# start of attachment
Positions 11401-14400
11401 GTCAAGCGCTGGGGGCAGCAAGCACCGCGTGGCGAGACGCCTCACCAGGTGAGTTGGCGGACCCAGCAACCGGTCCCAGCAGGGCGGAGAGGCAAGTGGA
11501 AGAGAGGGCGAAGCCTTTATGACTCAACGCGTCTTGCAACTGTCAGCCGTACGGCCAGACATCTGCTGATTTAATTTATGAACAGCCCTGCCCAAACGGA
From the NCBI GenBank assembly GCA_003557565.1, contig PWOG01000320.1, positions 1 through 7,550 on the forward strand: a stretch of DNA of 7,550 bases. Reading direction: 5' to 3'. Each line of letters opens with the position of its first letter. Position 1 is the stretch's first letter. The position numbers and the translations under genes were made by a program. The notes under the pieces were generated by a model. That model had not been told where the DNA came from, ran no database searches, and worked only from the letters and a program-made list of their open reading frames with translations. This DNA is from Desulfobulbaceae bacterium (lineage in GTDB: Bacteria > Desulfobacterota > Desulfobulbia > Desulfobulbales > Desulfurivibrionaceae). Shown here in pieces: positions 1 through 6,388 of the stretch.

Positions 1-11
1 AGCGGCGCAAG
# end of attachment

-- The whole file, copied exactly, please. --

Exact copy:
Positions 11401-14400
11401 GTCAAGCGCTGGGGGCAGCAAGCACCGCGTGGCGAGACGCCTCACCAGGTGAGTTGGCGGACCCAGCAACCGGTCCCAGCAGGGCGGAGAGGCAAGTGGA
11501 AGAGAGGGCGAAGCCTTTATGACTCAACGCGTCTTGCAACTGTCAGCCGTACGGCCAGACATCTGCTGATTTAATTTATGAACAGCCCTGCCCAAACGGA
From the NCBI GenBank assembly GCA_003557565.1, contig PWOG01000320.1, positions 1 through 7,550 on the forward strand: a stretch of DNA of 7,550 bases. Reading direction: 5' to 3'. Each line of letters opens with the position of its first letter. Position 1 is the stretch's first letter. The position numbers and the translations under genes were made by a program. The notes under the pieces were generated by a model. That model had not been told where the DNA came from, ran no database searches, and worked only from the letters and a program-made list of their open reading frames with translations. This DNA is from Desulfobulbaceae bacterium (lineage in GTDB: Bacteria > Desulfobacterota > Desulfobulbia > Desulfobulbales > Desulfurivibrionaceae). Shown here in pieces: positions 1 through 6,388 of the stretch.

Positions 1-11
1 AGCGGCGCAAG